I’m glad to be reminded of the valuable resource that we can be to each other as we share what we have. It also looks like it’s time I returned to some of those online lists and forums to see what connections I can make with the living. 
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6 thoughts on “Treasured Find

  1. Hello – and welcome to Geneabloggers! You are so right about many of those online lists, forums, & trees. Using them as a 'clue' to point you in the right direction often helps – and so very often brings to light a gem like the one you found from that journal. 🙂

    Good luck in your research – and with your blogging!

  2. I, too, cut my genealogical baby teeth on such resources as Rootsweb and the various forums. You are right: it was once a very active and thriving community, a resource for much more than the much-maligned unsourced posts of family trees.

    I often wonder if part of the decrease of such sites is also owing to the acquired disdain of genealogists-in-training, taught to leave such sources to the unwashed masses. In the process of this mass exodus of those who could provide gentle leadership, like the hollowed-out ghettos of once thriving cities, the forums become even more devoid of the shared resources, advice and guidance that used to be everyday fare at these sites.

    I, for one, value the give-and-take of those forums. Whether they resurrect in those same online addresses, or morph into a different form (such as the newer genealogy pages on Facebook) they fill a vital place in the collaborative work of family history research. Yes, it is fun to meet distant cousins, but oh, how irreplaceable those moments when we could connect with a relative who holds a tangible key to our own history–a family Bible, a memento, a photograph.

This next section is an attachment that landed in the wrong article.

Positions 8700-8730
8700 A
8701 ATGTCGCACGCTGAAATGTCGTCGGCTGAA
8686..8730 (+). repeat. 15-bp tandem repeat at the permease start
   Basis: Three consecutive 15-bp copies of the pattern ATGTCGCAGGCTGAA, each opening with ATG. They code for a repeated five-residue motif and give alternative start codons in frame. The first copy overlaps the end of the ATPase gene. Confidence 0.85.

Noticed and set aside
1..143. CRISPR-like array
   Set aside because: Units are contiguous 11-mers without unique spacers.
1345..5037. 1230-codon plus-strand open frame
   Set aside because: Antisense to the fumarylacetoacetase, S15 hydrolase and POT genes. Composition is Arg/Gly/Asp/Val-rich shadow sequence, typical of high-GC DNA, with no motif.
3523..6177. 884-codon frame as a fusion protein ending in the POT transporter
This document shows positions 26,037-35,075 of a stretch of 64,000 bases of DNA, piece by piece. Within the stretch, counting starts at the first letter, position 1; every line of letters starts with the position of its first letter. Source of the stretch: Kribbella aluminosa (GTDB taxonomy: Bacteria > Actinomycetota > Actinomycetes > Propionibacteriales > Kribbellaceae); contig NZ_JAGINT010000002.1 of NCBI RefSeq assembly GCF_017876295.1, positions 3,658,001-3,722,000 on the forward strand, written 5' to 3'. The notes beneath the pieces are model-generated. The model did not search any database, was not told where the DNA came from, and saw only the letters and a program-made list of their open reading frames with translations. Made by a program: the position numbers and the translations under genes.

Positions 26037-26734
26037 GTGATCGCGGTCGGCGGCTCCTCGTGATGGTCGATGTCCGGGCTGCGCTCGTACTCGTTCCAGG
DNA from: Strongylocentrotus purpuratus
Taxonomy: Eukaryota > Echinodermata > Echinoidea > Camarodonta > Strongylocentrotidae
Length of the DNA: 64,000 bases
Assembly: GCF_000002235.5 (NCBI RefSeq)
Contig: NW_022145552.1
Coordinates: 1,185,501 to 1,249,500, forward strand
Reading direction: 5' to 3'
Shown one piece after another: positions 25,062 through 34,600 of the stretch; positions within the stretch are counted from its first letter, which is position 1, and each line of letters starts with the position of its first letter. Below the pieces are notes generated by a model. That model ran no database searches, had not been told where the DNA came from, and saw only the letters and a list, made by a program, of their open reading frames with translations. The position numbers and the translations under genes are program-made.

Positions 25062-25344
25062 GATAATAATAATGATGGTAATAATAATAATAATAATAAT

So glad to find you today via GeneaBloggers. I'm looking forward to following your blog–another community-building resource.

  3. Carla,Jim and Jacqi thank you so much for your welcome and your comments. I agree Carla that the "clues" and gems that can be found are wonderful. Jim, it's so wonderful when someone is willing to share such a treasure as a 19th century album. I also agree with you Jacqi that in the process of preaching primary resources, some have misconstrued the purpose behind that direction. I also agree that we need to be part of the give and take of those forums and as we grow to learn more, it then becomes our turn to help the new researcher just beginning the process. I've really recommitted to visiting the forums more often and to looking for more opportunity to be on the giving end.

  4. Welcome to the GeneaBloggers family. Hope you find the association fruitful; I sure do. I have found it most stimulating, especially some of the Daily Themes.

    May you keep sharing your ancestor stories!

    Dr. Bill 😉
    Author of "13 Ways to Tell Your Ancestor Stories" and family saga novels:
    "Back to the Homeplace" and "The Homeplace Revisited"
    The Heritage Tourist at In-Depth Genealogist: